Aikido is much gentler on the body, although it would be a lie to say that it imposes no strain.  Rarely do I come home with bruises, and never to the extent that I did while I was a judoka.  When I do, though (as was the case last Tuesday, when one of the people with whom I trained made damned sure to have a good grip on my forearm*), I find that the bruises take far longer to leave me, and they do much more to make it harder for me to do the other things that I do.  Indeed, the bruises from last week are still visible on my arm (if only just), and one the size of an old dollar coin on my knee does not fail to remind me of its presence.

I am not about to leave off my study of the art for the sake of a few bruises.  I know that, with time, my body will return to its former ability to act despite the discomfort (something well worth developing, I might add).  And, frankly, if I were better at what I ought to be doing on the mats, I would not have the bruises, in any event; I earned them fairly, and I work to take from them the appropriate lesson.  But what I do mark is that it is taking longer than it used to do.  Am I really so much older now than four years ago, when I had just left the judo dojo for the aikido?  Has passing from my twenties to thirty changed me so much?  Or is it only that I have been as erratic in my training as I have been that causes my body to behave as it does, punishing me for not taking care of it better?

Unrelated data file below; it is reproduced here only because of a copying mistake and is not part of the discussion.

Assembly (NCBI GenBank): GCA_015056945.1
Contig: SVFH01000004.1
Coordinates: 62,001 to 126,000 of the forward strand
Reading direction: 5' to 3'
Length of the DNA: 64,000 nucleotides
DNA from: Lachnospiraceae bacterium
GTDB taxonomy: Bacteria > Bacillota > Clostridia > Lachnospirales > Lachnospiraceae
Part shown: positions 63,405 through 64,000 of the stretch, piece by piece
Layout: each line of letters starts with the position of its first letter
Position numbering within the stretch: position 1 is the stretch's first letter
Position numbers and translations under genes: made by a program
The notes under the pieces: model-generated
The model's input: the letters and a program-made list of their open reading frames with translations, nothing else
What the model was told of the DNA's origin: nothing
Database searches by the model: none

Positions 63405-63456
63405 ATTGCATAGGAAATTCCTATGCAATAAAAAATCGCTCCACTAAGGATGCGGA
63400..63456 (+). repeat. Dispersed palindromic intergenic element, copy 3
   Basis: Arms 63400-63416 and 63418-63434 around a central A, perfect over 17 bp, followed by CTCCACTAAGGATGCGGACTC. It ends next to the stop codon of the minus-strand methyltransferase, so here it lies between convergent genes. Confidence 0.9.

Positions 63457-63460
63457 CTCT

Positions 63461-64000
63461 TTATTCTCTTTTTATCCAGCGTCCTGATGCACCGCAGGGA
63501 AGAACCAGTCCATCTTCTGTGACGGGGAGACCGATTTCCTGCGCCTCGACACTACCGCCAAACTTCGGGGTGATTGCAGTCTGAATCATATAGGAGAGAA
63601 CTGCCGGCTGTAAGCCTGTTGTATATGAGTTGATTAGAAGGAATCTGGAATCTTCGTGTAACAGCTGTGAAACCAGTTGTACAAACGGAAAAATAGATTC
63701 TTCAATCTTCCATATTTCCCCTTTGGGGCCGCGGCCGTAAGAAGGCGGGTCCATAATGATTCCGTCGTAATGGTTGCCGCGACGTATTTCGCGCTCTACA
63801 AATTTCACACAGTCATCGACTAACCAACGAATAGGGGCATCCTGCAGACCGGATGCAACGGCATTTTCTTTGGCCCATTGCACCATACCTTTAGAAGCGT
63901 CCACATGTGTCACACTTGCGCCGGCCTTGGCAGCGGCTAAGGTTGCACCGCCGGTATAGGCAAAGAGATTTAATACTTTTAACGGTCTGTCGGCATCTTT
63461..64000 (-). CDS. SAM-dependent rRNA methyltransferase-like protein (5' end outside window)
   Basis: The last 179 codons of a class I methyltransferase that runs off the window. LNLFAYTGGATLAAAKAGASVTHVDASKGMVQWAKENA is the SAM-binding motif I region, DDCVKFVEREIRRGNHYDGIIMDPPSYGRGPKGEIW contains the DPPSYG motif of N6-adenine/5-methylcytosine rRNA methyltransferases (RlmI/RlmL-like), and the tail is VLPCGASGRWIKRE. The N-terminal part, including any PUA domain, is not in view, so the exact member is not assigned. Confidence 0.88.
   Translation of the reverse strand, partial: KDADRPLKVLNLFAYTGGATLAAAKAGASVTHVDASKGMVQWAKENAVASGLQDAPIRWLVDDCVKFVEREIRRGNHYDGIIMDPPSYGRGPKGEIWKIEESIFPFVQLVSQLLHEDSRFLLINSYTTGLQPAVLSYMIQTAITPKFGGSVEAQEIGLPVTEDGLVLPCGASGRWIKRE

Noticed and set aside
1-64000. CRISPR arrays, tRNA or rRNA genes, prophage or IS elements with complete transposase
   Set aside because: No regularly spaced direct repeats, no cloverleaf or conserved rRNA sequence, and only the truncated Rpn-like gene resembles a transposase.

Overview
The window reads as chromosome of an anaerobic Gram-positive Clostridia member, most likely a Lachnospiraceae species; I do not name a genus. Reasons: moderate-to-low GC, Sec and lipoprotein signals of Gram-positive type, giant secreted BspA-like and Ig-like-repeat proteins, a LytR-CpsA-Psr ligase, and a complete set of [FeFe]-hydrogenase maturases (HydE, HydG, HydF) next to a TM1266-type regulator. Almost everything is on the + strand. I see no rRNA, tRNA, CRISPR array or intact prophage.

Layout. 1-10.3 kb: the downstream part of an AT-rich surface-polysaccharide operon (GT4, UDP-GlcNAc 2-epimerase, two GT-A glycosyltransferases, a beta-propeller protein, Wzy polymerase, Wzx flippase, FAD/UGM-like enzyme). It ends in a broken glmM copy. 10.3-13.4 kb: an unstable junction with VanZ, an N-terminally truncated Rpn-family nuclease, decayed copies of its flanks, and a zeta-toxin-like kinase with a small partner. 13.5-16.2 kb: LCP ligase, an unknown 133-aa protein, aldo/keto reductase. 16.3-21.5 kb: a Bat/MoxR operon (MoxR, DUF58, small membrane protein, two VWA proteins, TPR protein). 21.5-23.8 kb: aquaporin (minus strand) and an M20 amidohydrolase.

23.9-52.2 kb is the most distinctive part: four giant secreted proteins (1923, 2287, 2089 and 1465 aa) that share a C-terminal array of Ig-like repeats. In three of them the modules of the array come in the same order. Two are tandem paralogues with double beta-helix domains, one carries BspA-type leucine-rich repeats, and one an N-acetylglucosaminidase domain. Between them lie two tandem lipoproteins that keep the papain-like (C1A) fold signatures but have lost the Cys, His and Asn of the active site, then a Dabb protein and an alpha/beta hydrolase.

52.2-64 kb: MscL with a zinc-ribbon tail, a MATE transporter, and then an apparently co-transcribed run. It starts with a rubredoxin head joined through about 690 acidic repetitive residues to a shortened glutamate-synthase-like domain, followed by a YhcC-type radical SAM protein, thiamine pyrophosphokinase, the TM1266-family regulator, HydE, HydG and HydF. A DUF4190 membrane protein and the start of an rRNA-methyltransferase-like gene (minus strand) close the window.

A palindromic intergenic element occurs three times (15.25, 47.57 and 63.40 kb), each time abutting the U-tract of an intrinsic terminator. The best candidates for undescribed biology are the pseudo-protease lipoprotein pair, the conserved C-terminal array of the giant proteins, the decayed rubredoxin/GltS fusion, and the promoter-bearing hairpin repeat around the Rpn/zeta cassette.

Whatever the answer, I will get back onto the mats today.  I am having too good a time on them to not.

*I do not blame him.  I know that aikido is a martial art, and that it necessarily runs the risk of inflicting discomfort or injury upon its practitioners.  But that does not mean I was glad of the specific experience.

Sunday, June 9, 2013

20130609.1243

It should not come as a surprise that I am on LinkedIn.  Blogging, even as erratically as I do, positions me amid social media, and I at least haltingly entertain the idea that I am a professional.  Accessing what purports to be a professional social networking tool, then, suggests itself as a natural and appropriate step for me to take.

One of the website's offerings of which I routinely avail myself is the Influencer, a series of short blog posts hosted on the website and containing comments from business and industry leaders.  While I am not at all convinced that the commercial is the best standard of measurement, I concede (and not even unhappily) that the comments are frequently worth looking over and their ideas considered sincerely.